Friday, May 1, 2009
What should we do?
Proposing a public policy
So, how do we save butterflies? We think that developers should set aside a green space for native plants and butterflies in California’s Central Valley. Several of the advantages are: It brings a connection between community residents. It will reduce noise pollution. It provides recreational use like: a place to play, meditate, or rest. In all walks of life it brings happiness to humans and nature. The disadvantages are: It will cost more at first. There could be vandalism in the green space. There will be less housing space. Someone will have to plant and maintain the plants. You might have to replant some of the plants because of the herbivores that might eat the plants in the green space.
By: Sydnee, Serenity, Sierrah
Wednesday, April 29, 2009
We are in the middle of California State testing, i.e. STAR testing, just finishing up our first English Language Arts test when we notice a strange bug crawling on the floor. I quickly grabbed one of the students snack cups and a piece of paper to capture this odd looking creature. Once captured it almost appeared dead. The insect had retracted its legs and wasn't moving. We quickly took pictures so that we could send them to the local UC Extension contact. I grew up in the San Joaquin Valley and I had never seen anything like this. Once I got home I sent the pictures off to the UC Extension office. By the next morning I had positive identification on the bug. He is a Diabolical Ironclad Beetle.
Upon further investigation the plant we affectionately called "pigweed" and were on a search and destroy mission with, was actually Common mallow, Malva neglecta. Mallow is a common weed in open areas, most farmers don't like finding this weed in their fields.
It can be eaten, it has a mild flavor and adds extra nutrition to salads. It can even be used in soups as a thickener. Native Americans used mallow to treat wounds.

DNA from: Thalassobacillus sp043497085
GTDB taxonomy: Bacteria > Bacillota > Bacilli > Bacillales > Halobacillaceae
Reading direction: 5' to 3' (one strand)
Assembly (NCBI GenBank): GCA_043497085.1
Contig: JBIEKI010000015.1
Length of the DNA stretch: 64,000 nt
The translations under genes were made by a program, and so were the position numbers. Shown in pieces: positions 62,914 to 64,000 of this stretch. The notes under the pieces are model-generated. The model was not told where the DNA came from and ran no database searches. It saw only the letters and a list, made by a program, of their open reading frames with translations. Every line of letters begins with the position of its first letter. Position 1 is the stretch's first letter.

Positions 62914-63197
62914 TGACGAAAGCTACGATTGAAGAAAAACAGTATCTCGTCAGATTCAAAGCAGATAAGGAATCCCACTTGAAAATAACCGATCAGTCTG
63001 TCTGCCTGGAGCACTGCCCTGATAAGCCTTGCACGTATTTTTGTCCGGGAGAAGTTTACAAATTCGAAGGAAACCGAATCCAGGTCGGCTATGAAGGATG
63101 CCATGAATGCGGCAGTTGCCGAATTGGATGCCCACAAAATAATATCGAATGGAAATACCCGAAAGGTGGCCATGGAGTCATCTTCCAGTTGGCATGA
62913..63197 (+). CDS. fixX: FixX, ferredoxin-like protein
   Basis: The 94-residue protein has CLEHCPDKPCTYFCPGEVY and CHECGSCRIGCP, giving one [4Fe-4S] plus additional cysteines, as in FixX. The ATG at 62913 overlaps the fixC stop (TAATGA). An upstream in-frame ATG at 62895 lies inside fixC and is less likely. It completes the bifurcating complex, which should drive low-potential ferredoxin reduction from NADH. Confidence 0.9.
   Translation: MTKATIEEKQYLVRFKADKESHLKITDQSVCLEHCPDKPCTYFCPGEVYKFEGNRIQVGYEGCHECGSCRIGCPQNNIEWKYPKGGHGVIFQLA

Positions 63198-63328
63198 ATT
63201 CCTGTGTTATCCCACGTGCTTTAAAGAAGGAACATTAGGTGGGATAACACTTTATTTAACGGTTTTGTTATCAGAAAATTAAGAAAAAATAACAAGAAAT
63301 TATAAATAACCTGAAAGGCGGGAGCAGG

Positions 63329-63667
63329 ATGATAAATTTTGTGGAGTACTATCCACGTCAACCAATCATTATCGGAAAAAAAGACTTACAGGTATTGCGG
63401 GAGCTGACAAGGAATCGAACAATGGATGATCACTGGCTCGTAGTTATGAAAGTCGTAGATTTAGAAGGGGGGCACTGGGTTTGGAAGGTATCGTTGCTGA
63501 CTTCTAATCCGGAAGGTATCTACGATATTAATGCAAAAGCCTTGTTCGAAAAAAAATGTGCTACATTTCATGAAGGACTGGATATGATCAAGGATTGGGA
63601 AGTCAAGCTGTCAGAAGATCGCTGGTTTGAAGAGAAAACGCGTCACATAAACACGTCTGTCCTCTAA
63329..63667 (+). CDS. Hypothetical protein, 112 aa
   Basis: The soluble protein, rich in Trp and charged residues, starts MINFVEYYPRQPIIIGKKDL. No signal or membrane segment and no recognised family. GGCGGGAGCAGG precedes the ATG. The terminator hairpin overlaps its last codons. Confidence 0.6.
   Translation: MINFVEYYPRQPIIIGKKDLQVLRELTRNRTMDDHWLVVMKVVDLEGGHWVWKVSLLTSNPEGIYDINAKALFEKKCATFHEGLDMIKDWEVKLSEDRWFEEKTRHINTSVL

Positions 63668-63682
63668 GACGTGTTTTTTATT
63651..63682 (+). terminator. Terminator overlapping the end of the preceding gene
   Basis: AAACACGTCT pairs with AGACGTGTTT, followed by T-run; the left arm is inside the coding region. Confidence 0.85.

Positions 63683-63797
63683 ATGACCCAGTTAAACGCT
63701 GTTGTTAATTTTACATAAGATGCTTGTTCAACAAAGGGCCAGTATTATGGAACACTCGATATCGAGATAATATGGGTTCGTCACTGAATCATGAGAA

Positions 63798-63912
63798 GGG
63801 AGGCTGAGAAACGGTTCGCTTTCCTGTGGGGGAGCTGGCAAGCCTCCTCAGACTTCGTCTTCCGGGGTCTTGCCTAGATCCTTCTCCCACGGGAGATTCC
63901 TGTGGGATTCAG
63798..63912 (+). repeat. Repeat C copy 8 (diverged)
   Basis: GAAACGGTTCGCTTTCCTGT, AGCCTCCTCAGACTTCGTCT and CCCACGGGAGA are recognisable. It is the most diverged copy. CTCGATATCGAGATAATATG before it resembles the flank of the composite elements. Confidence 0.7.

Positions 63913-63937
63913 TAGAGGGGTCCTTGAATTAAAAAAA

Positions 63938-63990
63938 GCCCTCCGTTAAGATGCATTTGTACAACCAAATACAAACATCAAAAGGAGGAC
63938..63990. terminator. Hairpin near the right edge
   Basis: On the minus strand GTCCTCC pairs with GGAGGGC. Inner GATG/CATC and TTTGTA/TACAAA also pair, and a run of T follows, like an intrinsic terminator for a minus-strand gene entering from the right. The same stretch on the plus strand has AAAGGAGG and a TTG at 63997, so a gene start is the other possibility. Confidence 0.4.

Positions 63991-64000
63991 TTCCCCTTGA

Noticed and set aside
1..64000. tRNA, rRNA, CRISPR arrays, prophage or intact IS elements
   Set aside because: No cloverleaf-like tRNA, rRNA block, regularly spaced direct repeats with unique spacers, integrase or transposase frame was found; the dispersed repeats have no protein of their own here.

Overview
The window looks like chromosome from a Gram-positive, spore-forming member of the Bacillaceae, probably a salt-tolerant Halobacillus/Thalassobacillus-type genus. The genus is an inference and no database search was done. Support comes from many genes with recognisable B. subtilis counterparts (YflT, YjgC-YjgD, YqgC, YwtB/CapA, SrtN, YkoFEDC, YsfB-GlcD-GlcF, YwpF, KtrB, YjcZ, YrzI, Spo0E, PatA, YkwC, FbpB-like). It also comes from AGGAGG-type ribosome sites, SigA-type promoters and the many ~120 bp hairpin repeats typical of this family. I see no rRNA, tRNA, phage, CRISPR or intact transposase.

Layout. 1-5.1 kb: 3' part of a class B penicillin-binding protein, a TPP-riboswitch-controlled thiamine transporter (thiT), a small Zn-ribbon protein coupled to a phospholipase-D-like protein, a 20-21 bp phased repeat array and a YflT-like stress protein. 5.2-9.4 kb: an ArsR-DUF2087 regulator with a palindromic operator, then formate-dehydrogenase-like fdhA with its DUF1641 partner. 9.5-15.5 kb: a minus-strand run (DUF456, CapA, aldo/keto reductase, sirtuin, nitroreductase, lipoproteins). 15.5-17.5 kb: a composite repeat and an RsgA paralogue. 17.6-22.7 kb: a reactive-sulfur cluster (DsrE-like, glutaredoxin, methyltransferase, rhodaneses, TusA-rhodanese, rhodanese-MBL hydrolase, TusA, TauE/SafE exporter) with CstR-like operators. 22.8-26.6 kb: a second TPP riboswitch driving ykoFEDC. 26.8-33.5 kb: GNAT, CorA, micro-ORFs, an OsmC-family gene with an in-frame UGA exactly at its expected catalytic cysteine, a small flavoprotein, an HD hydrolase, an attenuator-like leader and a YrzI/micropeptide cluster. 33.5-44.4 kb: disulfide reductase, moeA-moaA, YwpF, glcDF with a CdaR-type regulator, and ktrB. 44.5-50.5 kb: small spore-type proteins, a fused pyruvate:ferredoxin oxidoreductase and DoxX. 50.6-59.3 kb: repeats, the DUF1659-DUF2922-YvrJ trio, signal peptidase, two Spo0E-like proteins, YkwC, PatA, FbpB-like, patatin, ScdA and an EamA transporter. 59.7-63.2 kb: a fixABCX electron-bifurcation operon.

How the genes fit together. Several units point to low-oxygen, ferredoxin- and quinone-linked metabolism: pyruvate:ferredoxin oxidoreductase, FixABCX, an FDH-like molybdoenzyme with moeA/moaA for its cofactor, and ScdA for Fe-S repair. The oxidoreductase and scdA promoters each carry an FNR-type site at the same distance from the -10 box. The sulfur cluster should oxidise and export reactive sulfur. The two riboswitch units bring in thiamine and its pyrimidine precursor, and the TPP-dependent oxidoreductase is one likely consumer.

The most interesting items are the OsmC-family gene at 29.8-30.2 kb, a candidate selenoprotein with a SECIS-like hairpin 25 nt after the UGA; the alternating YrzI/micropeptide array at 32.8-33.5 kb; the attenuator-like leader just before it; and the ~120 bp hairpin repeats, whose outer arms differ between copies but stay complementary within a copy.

The most interesting thing that we found out is that Common Mallow is a host plant for butterflies. The butterflies in California that like to use mallow are: Cabbage White, Common Checkered Skipper, Gray Hairstreak, and the Painted Lady.
Wednesday, April 22, 2009
By Ashley and Christina
Tuesday, April 21, 2009
We have been planting native plants for our garden such as: Coyote Brush (Baccharis Twinpeaks), common aster (Aster Chilensis), Pitcher sage (Lepechinia), Purple Needle Grass (Nassella pulchera), and a Hummingbird Plant (Zauschneria canum latfolia). We planted these native plants because our class is going to have a butterfly way station. A butterfly way station is a place where butterflies and other pollinators come to stop and eat and lay eggs on host plants. Our class planted the native plants because butterflies are losing their native habitats.
In the garden one of my favorite jobs is pig weed patrol. Just today we were on pig weed patrol, and found one of the biggest one ever in our garden. It was about 50 cm. The biggest one I ever saw was when we went to the Tuolumne River, it was at least 120 cm.
Written by Salvador edited by Mrs. Retford
Wednesday, April 8, 2009
So...why is it important to carve time out of a busy school day to worry about butterflies?
One reason we take time out of school to worry about butterflies is because we are loosing butterfly habitat and we have less butterflies around the world. We have a garden at our school and in that garden we are working on a butterfly way station. The purpose of the butterfly way station is to help increase the butterfly population. All it takes is about 16 dollars and a little time and space so all gardeners across the world can help the population of butterflies.
Written by Marco, Marcos, and Christina